US 20060123239 A1 Abstract Biometric parameters acquired from human faces, voices, fingerprints, and irises are used for user authentication and access control. Because the biometric parameters are continuous and vary from one reading to the next, syndrome codes are applied to determine biometric syndromes. The biometric syndromes can be stored securely, while tolerating an inherent variability of biometric data. The stored biometric syndrome is decoded during user authentication using biometric parameters acquired at that time. Specifically, during enrollment, enrollment biometric parameters are acquired from a user and encoded as a syndrome. A hash function is applied to the syndrome to produce an enrollment hash. The syndrome and hash as stored in a database. During user authentication, the enrollment syndrome is decoded using a syndrome decoder and authentication biometric parameters of the user to produce decoded biometric parameters. The hash function is applied to the decoded biometric parameters to produce an authentication hash. The authentication hash and the enrollment hash are compared to determine whether user access is granted.
Claims(22) 1. A method securely storing biometric parameters in a database, comprising:
encoding enrollment biometric parameters of a user using a syndrome encoder to produce an enrollment syndrome; applying a hash function to the enrollment syndrome to produce an enrollment hash; and storing the enrollment syndrome and the enrollment hash in a database. 2. The method of acquiring enrollment biometric data from a user; and extracting the enrollment biometric parameters from the enrollment biometric data. 3. The method of 4. The method of 5. The method of 6. The method of 7. The method of 8. The method of 9. The method of 10. The method of 11. The method of 12. The method of 13. The method of 14. The method of 15. The method of acquiring authentication biometric parameters from the user; decoding the enrollment syndrome using a syndrome decoder and the authentication biometric parameters to produce decoded biometric parameters; applying the hash function to the decoded biometric parameters to produce an authentication hash; and comparing the authentication hash and the enrollment hash to determine whether access is granted. 16. The method of comparing the authentication biometric parameters to the decoded enrollment biometric parameters to confirm whether access is granted. 17. The method of 18. The method of 19. The method of 20. A system for securely storing biometric parameters in a database, comprising:
means for acquiring enrollment biometric parameters from a user; a syndrome encoder configured to encode the enrollment biometric parameters as an enrollment syndrome; a hash function configured to produce an enrollment hash from the enrollment syndrome; and a database configured to store the enrollment syndrome and the enrollment hash. 21. The system of means for acquiring authentication biometric parameters from the user; a decoder configured to decode the enrollment syndrome using the authentication biometric parameters to produce decoded biometric parameters; means for applying the hash function to the decoded biometric parameters to produce an authentication hash; and means for comparing the authentication hash and the enrollment hash to determine whether access is granted. 22. A method for securely storing biometric parameters in a database and authenticating users, comprising:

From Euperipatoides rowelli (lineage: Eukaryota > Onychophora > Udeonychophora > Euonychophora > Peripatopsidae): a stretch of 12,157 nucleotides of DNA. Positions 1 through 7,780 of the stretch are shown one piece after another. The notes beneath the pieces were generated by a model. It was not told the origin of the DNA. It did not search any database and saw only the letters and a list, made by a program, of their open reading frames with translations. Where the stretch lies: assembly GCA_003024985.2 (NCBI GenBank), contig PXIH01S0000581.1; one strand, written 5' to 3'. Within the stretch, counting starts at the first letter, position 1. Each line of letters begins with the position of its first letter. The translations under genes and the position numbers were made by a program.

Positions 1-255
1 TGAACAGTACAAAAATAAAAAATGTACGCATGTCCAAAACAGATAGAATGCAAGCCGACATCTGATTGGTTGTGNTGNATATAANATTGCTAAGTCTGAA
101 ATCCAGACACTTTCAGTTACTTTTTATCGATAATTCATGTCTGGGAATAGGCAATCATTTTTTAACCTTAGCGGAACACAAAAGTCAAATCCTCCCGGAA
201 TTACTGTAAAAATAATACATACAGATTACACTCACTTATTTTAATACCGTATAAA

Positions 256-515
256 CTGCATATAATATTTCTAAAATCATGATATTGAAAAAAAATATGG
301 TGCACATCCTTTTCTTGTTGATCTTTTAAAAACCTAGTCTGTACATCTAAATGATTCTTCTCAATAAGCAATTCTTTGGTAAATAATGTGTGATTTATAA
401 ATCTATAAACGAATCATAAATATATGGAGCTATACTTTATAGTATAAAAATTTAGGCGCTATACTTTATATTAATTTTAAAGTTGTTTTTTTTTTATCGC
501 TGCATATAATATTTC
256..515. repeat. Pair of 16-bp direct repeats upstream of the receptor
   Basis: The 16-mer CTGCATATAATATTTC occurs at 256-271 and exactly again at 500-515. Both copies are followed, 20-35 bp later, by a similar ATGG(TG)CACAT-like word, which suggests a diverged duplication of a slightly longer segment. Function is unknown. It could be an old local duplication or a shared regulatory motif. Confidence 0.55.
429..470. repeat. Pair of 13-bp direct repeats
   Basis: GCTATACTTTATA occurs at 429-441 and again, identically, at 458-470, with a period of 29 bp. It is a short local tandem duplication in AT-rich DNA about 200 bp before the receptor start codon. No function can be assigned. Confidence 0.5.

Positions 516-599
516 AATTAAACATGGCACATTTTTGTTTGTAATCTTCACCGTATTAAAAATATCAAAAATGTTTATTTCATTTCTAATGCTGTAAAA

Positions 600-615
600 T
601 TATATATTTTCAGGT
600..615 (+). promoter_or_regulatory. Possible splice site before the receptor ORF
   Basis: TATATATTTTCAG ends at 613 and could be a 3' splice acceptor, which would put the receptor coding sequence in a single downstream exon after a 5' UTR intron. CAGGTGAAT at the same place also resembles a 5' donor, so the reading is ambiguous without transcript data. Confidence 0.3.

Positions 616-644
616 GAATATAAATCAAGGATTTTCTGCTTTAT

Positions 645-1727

encoding enrollment biometric parameters of a user using a syndrome encoder to produce an enrollment syndrome; applying a hash function to the enrollment syndrome to produce an enrollment hash; decoding the enrollment syndrome using a syndrome decoder and authentication biometric parameters of the user to produce decoded biometric parameters; applying the hash function to the decoded biometric parameters to produce an authentication hash; and comparing the authentication hash and the enrollment hash to determine whether access is granted. Description The invention relates generally to the fields of data compression and cryptography, and more particularly to storing biometric parameters for user authentication. Conventional Password Based Security Systems Conventional password based security systems typically include two phases. Specifically, during an enrollment phase, users select passwords, which are stored on an authentication device, such as server. To gain access to resources or data during an authentication phase, the users enter their passwords, which are verified against the stored versions of the passwords. If the passwords are stored as plain text, then an attacker who gains access to the system could obtain every password. Thus, even a single successful attack can compromise the security of the entire system. As shown in As an advantage, encrypted passwords are useless to an attacker without the encryption function, which are usually very difficult to invert. Conventional Biometric Based Security Systems A conventional biometric security system has the same vulnerability as a password based system, which stores unencrypted passwords. Specifically, if the database stores unencrypted biometric parameters, then the parameters are subject to attack and misuse. For example, in a security system using face recognition system or voice recognition, an attacker could search for biometric parameters similar to the attacker. After suitable biometric parameters are located, the attacker could modify the parameters to match the appearance or voice of the attacker to gain unauthorized access. Similarly, in security system using fingerprint or iris recognition, the attacker could construct a device that imitates a matching fingerprint or iris to gain unauthorized access, e.g., the device is a fake finger or eye. It is not always possible to encrypt biometric parameters due to their inherent variability over time. Specifically, biometric parameters X are entered during the enrollment phase. The parameters X are encrypted using an encryption or hashing function ƒ(X), and stored. During the authentication phase, the biometric parameters obtained from the same user can be different. For example, in a security system using face recognition, the user's face can have a different orientation with respect to the camera during enrollment than during authentication. Skin tone, hairstyle and facial features can change. Thus, during authentication, the encrypted biometric parameters will not match with any stored parameters causing rejection. Error Correcting Codes An (N, K) error correcting code (ECC) C, over an alphabet Q, includes Q In the standard use of error correcting codes, an input vector v is encoded into the vector w, and either stored or transmitted. If a corrupted version of the vector w is received, a decoder uses redundancy in the code to correct for errors. Intuitively, the error capability of the code depends on the amount of redundancy in the code. Slepian-Wolf, Wyner-Ziv, and Syndrome Codes In some sense, a Slepian-Wolf (SW) code is the opposite of an error correcting code. While an error correcting code adds redundancy and expands the data, the SW code removes redundancy and compresses the data. Specifically, vectors x and y represent vectors of correlated data. If an encoder desires to communicate the vector x to a decoder that already has the vector y, then the encoder can compress the data to take into account the fact that the decoder has the vector y. For an extreme example, if the vectors x and y are different by only one bit, then the encoder can achieve compression by simply describing the vector x, and the location of the difference. Of course, more sophisticated codes are required for more realistic correlation models. The basic theory of SW coding, as well as a related Wyner-Ziv (WZ) coding, are described by Slepian and Wolf in “Noiseless coding of correlated information sources,” IEEE Transactions on Information Theory, Vol. 19, pp. 471-480, July 1973, and Wyner and Ziv in “The rate-distortion function for source coding with side information at the decoder,” IEEE Transactions on Information Theory, Vol. 22, pp. 1-10, January 1976. More recently, Pradhan and Ramchandran described a practical implementation of such codes in “Distributed Source Coding Using Syndromes (DISCUS): Design and Construction,” IEEE Transactions on Information Theory, Vol. 49, pp. 626-643, March 2003. Essentially, the syndrome codes work by using a parity check matrix H with N-K rows and N columns. To compress a binary vector x of length N to a syndrome vector of length K, determine S=Hx. Decoding often depends on details of the particular syndrome code used. For example, if the syndrome code is trellis based, then various dynamic programming based search algorithms such as the well known Viterbi algorithm can be used to find the mostly likely source sequence X corresponding to the syndrome S, and a sequence of side information as described by Pradhan et al. Alternatively, if low density parity check syndrome codes are used, then belief propagation decoding can be applied as described in “On some new approaches to practical Slepian-Wolf compression inspired by channel coding” by Coleman et al., in Proceedings of the Data Compression Conference, March, 2004, pages 282-291. Prior Art Prior art related to the current invention falls into two categories. First, there is a great deal of prior art describing the detailed feature extraction, recording, and use of biometric parameters unrelated to the secure storage of such biometric parameters. Because our invention is concerned with secure storage, and largely independent of the details of how the biometric parameters are acquired, details of this category of prior art are omitted. The second class of prior art, which is relevant to the invention, includes the following systems designed for secure storage and authentication of biometrics, “Method and system for normalizing biometric variations to authenticate users from a public database and that ensures individual biometric data privacy,” U.S. Pat. No. 6,038,315; “On enabling secure applications through off-line biometric identification,” by Davida, G. I., Frankel, Y., Matt, B. J. in Proceedings of the IEEE Symposium on Security and Privacy, May 1998; “A Fuzzy Vault Scheme,” by Juels, A., Sudan, M., in Proceedings of the 2002 IEEE International Symposium on Information Theory, June 2002; “Multi-factor biometric authenticating device and method,” U.S. Pat. No. 6,363,485. In the authentication phase That method essentially measures the Hamming distance, i.e., the number of bits that are different, between the enrolled biometric E Davida et al. and Juels et al. describe variations of the method shown in U.S. Pat. No. 6,363,485 describes a method for combining biometric data with an error correcting code and some secret information, such as a password or personal identification number (PIN), to generate a secret key. Error correcting codes, such as Goppa codes or BCH codes, are employed with various XOR operations. Problems with the Prior Art First, the bit-based prior art method provides dubious security. In addition, biometrics are often real-valued or integer-valued, instead of binary valued. The prior art assumes generally that biometrics are composed of uniformly distributed random bits, and that it is difficult to determine these bits exactly from the stored biometric. In practice, biometric parameters are often biased, which negatively affect security. Also, an attack can cause significant harm, even if the attack recovers only an approximate version of the stored biometric. Prior art methods are not designed to prevent the attacker from estimating the actual biometric from the encoded version. For example, U.S. Pat. No. 6,038,315 relies on the fact that the reference value R=W+E effectively encrypts the biometric E by adding the random codeword W. However, that method achieves poor security. There are a number of ways to recover E from R. For example, if the vector E has only a few bits equal to one, then the Hamming distance between R and the W is small. Thus, an error correction decoder could easily recover W from R, and hence also recover E. Alternatively, if the distribution of codewords is poor, e.g., if the weight spectrum of the code is small and many codewords are clustered around the all zero vector, then an attacker could obtain a good approximation of E from R. Second, in addition to dubious security, prior art methods have the practical disadvantage of increasing the amount of data stored. Because biometric databases often store data for many individual users, the additional storage significantly increases the cost and complexity of the system. Third, many prior art methods require error correction codes or algorithms with a high computational complexity. For example, the Reed-Solomon and Reed-Muller decoding algorithms of the prior art generally have a computational complexity, which is at least quadratic, and often higher in the length of the encoded biometric. Biometric parameters, which are acquired from human faces, voices, fingerprints and irises for example, are often used for user authentication and data access control. Biometric parameters cannot be stored in hashed or encrypted forms in databases as is done with passwords because the parameters are continuous and can vary from one reading to the next for the same user. This makes biometric databases subject to “break once run everywhere” attacks. The invention uses syndrome codes based on Wyner-Ziv and Slepian-Wolf coding to determine biometric syndromes, which can be stored securely, while still tolerating the inherent variability of biometric data. Specifically, the biometric syndromes according to the invention have the following properties. First, the syndromes effectively hide or encrypt information about the original biometric characteristics so that if the syndrome database is compromised, the stored syndromes are of little use in circumventing the security of the system. Second, each stored syndrome can be decoded to yield the original biometric parameters, and to authenticate a user. To authenticate a user, biometric parameters are measured again. The biometric parameters are combined with the stored syndrome to decode the original biometric parameters. If syndrome decoding fails, the user is denied access. If syndrome decoding succeeds, then the original biometric parameters are used to verify the authenticity of the user. Enrollment Phase In an enrollment phase The biometric parameters E Any type of syndrome code, e.g., the SW code or the WZ code described above, can be used. The preferred embodiment of the invention uses codes derived from so-called “repeat-accumulate codes,” namely “product-accumulate codes,” and codes that we call “extended Hamming-accumulate codes.” We refer generally to these as serially concatenated accumulate (SCA) codes. For more information on these classes of codes in a general sense, see J. Li, K. R. Narayanan, and C. N. Georghiades, “Product Accumulate Codes: A Class of Codes With Near-Capacity Performance and Low Decoding Complexity,” IEEE Transactions on Information Theory, Vol. 50, pp. 31-46, January 2004; M. Isaka and M. Fossorier, “High Rate Serially Concatenated Coding with Extended Hamming Codes,” submitted to IEEE Communications Letters, 2004; and D. Divsalar and S. Dolinar, “Concatenation of Hamming Codes and Accumulator Codes with High Order Modulation for High Speed Decoding,” IPN Progress Report 42-156, Jet Propulsion Laboratory, Feb. 15, 2004. U.S. patent application Ser. No. 10/928,448, “Compressing Signals Using Serially-Concatenated Accumulate Codes,” filed by Yedidia, et al. on Aug. 27, 2004, incorporated herein by reference, describes the operation of our preferred syndrome encoder based on SCA codes as used by the present invention. Our syndrome encoder Authentication Phase In an authentication phase The search can check every entry (S-H pairs) in the database If side information such as an enrollment user-name is available, then the side information can be used to accelerate the search. For example, the hash of the enrollment user-name is stored with the pair S and H during the enrollment phase. Then, in the authentication phase, the user supplies an authentication user-name, and the system determines the hash of the authentication user-name, and search the database for an S-H pair with a matching hashed enrollment user-name, and attempts to authenticate E′ with the resulting S-H pair. Specifically, a syndrome decoder The enrollment and authentication values H In addition, a direct comparison can be made between the decoded parameters E″ Effect of the Invention The invention achieves secure user authentication based on biometric parameters. The invention is secure because syndromes are stored instead of original biometric data. This prevents an attacker who gains access to the database from learning the underlying biometric data. It is possible to bound a best possible estimate of an original biometric parameters E, which an attacker can make using only the syndrome S, using conventional tools from the well known problem of multiple descriptions, e.g., see V. K. Goyal, “Multiple description coding: compression meets the network,” IEEE Signal Processing Magazine, Volume: 18, pages 74-93, September 2001. Furthermore, it is possible to develop these bounds whether a quality of the estimate is measured via absolute error, squared error, weighted error measures, or any arbitrary error function. In contrast, all prior art methods are based on binary values. There, security depends on the Hamming distance. Essentially, the security of the syndrome S is due to the fact that it is a compressed version of the original biometric parameter E. Furthermore, this compressed representation corresponds to the “least significant bits” of E. Using well known tools from data compression theory, it is possible to prove that if a syndrome code with a high compression is used, then these least significant bits can at best yield a poor estimate of the original parameters E, for example, see Effros “Distortion-rate bounds for fixed- and variable-rate multiresolution source codes,” IEEE Transactions on Information Theory, volume 45, pages 1887-1910, September 1999, and Steinberg and Merhav, “On successive refinement for the Wyner-Ziv problem,” IEEE Transactions on Information Theory, volume 50, pages 1636-1654, August 2004. Second, the invention is secure because forgery is at least as difficult as finding a collision in the underlying hash function. In particular, the system only accepts a syndrome—hash pair (S, H) in the authentication phase Third, the invention compresses the original biometric parameters E in producing the syndrome S. Biometric databases for many users can require large amounts of storage, especially if the biometric data question requires large amounts of data, e.g., face images or speech signals. Therefore decreasing the storage required can yield drastic improvements in both cost and performance. In contrast, most prior art methods for the secure storage of biometric data actually increase size of the stored data due to the overhead of encryption or error correction, and therefore require more storage than insecure systems. Fourth, the invention can apply sophisticated code construction and decoding algorithms because the invention is built on the theory of syndrome codes. In particular, the syndrome coding according to the invention facilitates the use of soft decoding using the well known Viterbi algorithm, belief propagation, and turbo decoding for both binary and multilevel code constructions. In contrast, because most prior art methods are based on binary codes, Reed-Solomon codes, and algebraic decoding, soft decoding cannot be applied effectively when the biometric data take on real values, as opposed to binary values. For example, some methods specifically require computing the XOR of the biometric data with a random codeword in the enrollment phase to produce the reference and requires computing the XOR of the reference with the biometric data in the authentication phase. Fifth, while most prior art on secure biometrics using error correction encoding, the invention uses syndrome encoding. The computational complexity of error correction encoding is usually super linear in the input size. In contrast, by using various types of low density parity checks based syndrome codes, it is easy to construct syndrome encoders where the computational complexity of the syndrome encoding is only linear in the input size. Sixth, by using the syndrome coding framework, it is possible to use powerful new embedded syndrome codes as the SCA codes described by Yedidia et al. These codes allow the syndrome encoder, during enrollment, to estimate an inherent variability of biometric data, and encode just enough syndrome bits to allow successful syndrome decoding. Although the invention has been described by way of examples of preferred embodiments, it is to be understood that various other adaptations and modifications may be made within the spirit and scope of the invention. Therefore, it is the object of the appended claims to cover all such variations and modifications as come within the true spirit and scope of the invention. Referenced by